The bullet-riddled Ford in which the pair was killed and the shirt Barrow wore the last day of his life, were, as of March 2008, on display at the Gold Ranch Casino in Verdi, Nevada.
The life insurance policies for both Bonnie and Clyde were paid in full by American National of Galveston. Since then, the policy of pay-outs has changed to exclude pay-outs in cases of deaths caused by any criminal act by the insured.
Controversy and aftermath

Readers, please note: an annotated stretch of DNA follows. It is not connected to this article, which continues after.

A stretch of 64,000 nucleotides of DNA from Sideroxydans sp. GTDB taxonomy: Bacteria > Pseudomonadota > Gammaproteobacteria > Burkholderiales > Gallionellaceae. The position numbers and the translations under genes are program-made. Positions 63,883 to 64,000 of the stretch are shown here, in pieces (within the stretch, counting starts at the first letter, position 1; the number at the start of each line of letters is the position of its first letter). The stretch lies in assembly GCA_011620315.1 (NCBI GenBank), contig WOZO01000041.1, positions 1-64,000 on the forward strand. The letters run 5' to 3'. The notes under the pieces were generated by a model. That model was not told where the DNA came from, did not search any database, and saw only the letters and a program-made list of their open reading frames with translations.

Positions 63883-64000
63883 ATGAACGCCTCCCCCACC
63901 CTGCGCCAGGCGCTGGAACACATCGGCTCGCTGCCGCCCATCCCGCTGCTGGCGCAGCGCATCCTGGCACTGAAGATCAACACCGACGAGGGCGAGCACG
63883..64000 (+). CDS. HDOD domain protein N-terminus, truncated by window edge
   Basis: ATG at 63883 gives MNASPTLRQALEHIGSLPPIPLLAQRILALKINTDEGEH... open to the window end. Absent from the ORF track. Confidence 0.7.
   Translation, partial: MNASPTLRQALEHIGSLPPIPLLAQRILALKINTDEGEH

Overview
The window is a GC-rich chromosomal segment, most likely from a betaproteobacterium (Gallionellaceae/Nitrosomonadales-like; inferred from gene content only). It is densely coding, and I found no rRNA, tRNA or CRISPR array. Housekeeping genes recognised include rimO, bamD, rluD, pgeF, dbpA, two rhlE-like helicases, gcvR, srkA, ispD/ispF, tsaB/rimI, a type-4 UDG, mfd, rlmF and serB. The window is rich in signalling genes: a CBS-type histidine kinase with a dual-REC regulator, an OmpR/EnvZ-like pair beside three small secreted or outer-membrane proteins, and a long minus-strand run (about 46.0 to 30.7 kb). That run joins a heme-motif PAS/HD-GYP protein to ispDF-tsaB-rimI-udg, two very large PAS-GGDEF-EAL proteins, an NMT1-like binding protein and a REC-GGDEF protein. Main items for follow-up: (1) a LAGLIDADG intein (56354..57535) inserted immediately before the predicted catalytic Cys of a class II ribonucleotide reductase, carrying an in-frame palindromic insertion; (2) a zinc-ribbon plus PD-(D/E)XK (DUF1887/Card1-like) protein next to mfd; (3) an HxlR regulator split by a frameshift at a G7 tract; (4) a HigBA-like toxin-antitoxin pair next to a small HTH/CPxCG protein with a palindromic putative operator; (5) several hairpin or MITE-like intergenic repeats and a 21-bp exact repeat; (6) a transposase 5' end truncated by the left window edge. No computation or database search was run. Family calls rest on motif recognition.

Controversy lingers over certain aspects of the ambush, and the way Hamer conducted it. Historians and writers, such as E.R. Milner, Phillips, Treherne have turned up no warrants against Bonnie for any violent crimes. FBI files contain only one warrant against her, for aiding Clyde in the interstate transportation of a stolen vehicle. Posse member Bob Alcorn, the Dallas County Deputy Sheriff who identified Barrow on the road and cleared the way for the others to fire, was quoted in his deposition to Dr. Wade, who chaired the Coroner's Jury in Arcadia, Louisiana, as claiming Parker had been indicted for murder. In addition to officially identifying the bodies of both Clyde and Bonnie, and stating that he knew them personally, the deposition claims that "he know[s] of his own knowledge that both were 2 [times] indicted on charge of murder Case #5046&7 Criminal District Court Dallas Tex. November-28-1933." While this appears to be offered as some sort of "proof" that Bonnie had been indicted for murder, she had not yet been so charged. The only claim that Bonnie ever fired a weapon during one of the gang's crimes came from Blanche Barrow, and is backed by an article from the Lucerne, Indiana newspaper on May 13, 1933.